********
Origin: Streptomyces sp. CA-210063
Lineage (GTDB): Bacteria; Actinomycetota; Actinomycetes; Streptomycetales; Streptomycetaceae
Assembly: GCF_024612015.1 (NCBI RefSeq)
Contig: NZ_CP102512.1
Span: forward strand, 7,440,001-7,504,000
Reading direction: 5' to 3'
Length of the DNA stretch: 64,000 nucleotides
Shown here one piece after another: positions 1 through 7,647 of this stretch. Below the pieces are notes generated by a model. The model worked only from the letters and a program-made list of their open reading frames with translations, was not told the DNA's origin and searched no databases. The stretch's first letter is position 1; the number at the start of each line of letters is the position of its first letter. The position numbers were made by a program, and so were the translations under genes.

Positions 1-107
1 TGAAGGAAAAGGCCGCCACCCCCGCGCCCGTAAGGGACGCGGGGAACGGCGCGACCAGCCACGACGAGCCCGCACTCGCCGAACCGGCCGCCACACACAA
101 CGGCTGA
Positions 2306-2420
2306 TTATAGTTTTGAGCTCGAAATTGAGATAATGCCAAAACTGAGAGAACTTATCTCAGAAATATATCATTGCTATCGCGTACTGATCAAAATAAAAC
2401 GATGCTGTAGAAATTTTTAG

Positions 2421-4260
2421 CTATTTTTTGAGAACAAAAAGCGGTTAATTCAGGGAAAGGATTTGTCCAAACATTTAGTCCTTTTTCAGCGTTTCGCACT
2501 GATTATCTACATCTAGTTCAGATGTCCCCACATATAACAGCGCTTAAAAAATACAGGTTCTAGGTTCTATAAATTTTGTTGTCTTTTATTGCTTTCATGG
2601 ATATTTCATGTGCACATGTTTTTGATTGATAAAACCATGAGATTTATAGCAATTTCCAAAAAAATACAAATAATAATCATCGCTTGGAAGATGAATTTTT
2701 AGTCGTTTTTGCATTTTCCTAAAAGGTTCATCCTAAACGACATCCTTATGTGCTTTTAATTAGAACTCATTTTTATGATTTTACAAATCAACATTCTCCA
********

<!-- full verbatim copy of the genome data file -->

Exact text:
Origin: Streptomyces sp. CA-210063
Lineage (GTDB): Bacteria; Actinomycetota; Actinomycetes; Streptomycetales; Streptomycetaceae
Assembly: GCF_024612015.1 (NCBI RefSeq)
Contig: NZ_CP102512.1
Span: forward strand, 7,440,001-7,504,000
Reading direction: 5' to 3'
Length of the DNA stretch: 64,000 nucleotides
Shown here one piece after another: positions 1 through 7,647 of this stretch. Below the pieces are notes generated by a model. The model worked only from the letters and a program-made list of their open reading frames with translations, was not told the DNA's origin and searched no databases. The stretch's first letter is position 1; the number at the start of each line of letters is the position of its first letter. The position numbers were made by a program, and so were the translations under genes.

Positions 1-107
1 TGAAGGAAAAGGCCGCCACCCCCGCGCCCGTAAGGGACGCGGGGAACGGCGCGACCAGCCACGACGAGCCCGCACTCGCCGAACCGGCCGCCACACACAA
101 CGGCTGA
Positions 2306-2420
2306 TTATAGTTTTGAGCTCGAAATTGAGATAATGCCAAAACTGAGAGAACTTATCTCAGAAATATATCATTGCTATCGCGTACTGATCAAAATAAAAC
2401 GATGCTGTAGAAATTTTTAG

Positions 2421-4260
2421 CTATTTTTTGAGAACAAAAAGCGGTTAATTCAGGGAAAGGATTTGTCCAAACATTTAGTCCTTTTTCAGCGTTTCGCACT
2501 GATTATCTACATCTAGTTCAGATGTCCCCACATATAACAGCGCTTAAAAAATACAGGTTCTAGGTTCTATAAATTTTGTTGTCTTTTATTGCTTTCATGG
2601 ATATTTCATGTGCACATGTTTTTGATTGATAAAACCATGAGATTTATAGCAATTTCCAAAAAAATACAAATAATAATCATCGCTTGGAAGATGAATTTTT
2701 AGTCGTTTTTGCATTTTCCTAAAAGGTTCATCCTAAACGACATCCTTATGTGCTTTTAATTAGAACTCATTTTTATGATTTTACAAATCAACATTCTCCA